Learn and Explore
Geology: Studying the Story of Rocks
Imagine a canyon of rock one mile deep, up to 18 miles wide, and 277 miles long. That is a big slice through the ground! Grand Canyon displays more than 20 layers of rocks, and each layer is like a page in Earth's history book. Geology, the study of Earth, helps tell the story of rocks.
Grand Canyon's Rock Layers
What does Grand Canyon have in common with pancakes? The oldest layers, which formed first, are usually at the bottom, while the younger layers are stacked on top.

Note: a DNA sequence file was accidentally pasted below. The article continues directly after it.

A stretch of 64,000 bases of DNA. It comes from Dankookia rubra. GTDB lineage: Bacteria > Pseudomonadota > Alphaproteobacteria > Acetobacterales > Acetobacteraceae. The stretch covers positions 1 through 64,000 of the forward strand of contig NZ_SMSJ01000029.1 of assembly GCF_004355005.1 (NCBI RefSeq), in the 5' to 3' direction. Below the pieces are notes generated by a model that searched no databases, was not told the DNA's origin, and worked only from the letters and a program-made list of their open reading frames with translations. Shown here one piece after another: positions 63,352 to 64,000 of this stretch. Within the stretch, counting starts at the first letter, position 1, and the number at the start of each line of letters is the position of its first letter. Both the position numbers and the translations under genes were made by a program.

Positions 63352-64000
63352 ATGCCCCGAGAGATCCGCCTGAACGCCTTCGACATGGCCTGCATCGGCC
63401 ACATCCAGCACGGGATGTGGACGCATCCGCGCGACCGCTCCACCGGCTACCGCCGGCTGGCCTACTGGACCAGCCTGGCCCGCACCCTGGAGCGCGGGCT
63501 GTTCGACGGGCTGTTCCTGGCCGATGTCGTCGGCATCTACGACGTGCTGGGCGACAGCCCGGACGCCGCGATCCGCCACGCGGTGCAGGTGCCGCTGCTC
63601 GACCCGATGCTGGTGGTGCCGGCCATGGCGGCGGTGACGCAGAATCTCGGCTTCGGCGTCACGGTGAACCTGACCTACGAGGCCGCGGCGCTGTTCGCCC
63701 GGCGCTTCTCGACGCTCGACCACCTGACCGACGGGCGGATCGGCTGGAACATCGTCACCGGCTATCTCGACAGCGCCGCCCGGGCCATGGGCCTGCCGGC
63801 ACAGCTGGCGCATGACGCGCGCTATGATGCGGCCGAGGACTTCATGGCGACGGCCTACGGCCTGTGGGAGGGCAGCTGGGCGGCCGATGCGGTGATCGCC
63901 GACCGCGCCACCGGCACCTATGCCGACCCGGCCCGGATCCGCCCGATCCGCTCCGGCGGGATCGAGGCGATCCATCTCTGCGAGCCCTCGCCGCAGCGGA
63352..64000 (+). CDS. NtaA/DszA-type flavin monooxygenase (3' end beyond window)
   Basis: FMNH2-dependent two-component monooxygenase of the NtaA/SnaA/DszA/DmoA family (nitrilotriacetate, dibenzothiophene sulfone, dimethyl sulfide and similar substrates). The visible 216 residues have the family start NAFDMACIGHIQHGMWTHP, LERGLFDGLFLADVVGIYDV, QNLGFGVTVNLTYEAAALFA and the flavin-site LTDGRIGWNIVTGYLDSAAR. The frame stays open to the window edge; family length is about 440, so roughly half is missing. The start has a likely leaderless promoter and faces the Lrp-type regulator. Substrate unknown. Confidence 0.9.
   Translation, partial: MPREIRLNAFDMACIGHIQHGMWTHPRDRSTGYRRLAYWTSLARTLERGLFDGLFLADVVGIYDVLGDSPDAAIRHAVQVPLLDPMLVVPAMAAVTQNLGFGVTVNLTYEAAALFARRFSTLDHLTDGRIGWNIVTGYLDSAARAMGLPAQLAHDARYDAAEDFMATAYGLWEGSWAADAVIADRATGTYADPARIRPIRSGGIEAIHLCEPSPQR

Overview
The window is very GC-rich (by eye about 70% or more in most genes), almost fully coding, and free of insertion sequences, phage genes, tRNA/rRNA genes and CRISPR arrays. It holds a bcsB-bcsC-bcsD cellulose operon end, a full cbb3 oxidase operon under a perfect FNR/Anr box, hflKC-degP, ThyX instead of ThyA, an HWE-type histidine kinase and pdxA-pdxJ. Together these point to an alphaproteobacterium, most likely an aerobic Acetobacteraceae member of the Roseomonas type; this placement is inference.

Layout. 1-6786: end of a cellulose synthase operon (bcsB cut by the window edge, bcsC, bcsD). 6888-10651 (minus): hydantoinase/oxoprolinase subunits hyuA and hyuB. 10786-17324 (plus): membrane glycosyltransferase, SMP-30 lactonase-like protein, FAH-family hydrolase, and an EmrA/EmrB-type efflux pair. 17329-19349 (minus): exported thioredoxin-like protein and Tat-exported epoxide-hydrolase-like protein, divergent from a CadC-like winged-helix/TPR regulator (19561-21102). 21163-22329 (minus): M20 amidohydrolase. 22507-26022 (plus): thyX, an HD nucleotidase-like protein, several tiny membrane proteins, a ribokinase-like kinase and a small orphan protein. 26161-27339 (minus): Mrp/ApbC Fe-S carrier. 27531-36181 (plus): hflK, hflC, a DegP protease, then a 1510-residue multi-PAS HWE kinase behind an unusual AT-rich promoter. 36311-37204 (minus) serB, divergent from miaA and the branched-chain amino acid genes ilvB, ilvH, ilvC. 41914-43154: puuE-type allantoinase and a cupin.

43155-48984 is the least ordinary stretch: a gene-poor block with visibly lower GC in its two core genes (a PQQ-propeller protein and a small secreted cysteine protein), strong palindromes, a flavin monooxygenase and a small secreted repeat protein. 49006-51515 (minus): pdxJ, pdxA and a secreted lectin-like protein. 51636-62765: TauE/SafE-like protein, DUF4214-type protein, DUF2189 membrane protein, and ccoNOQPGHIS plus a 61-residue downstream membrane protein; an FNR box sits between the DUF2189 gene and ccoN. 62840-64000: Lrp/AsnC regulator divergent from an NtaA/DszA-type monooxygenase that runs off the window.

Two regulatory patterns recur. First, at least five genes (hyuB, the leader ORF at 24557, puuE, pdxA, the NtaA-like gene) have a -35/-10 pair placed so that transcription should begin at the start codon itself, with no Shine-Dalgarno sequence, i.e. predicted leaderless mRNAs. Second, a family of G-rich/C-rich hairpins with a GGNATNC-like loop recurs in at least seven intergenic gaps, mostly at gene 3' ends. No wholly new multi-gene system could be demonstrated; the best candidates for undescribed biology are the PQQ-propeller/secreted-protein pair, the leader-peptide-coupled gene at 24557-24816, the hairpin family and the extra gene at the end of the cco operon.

Fossils Tell Stories of Ancient Life
Many rock layers in Grand Canyon contain fossils. Fossils give scientists clues about Earth's past environments and the animals and plants that lived in them.
How Fossils Form
Fossils often form in sedimentary rocks. When layers of sediment hardened into rock, they sometimes trap the remains of animals and plants that have died. Over millions of years, these bones, shells, footprints, leaves and other remains turned into stone.
Stories in Stone
By studying fossils and comparing them to similar animals and plants that live today, scientists can find out what the environment was like before the canyon was carved.
Last updated: September 16, 2021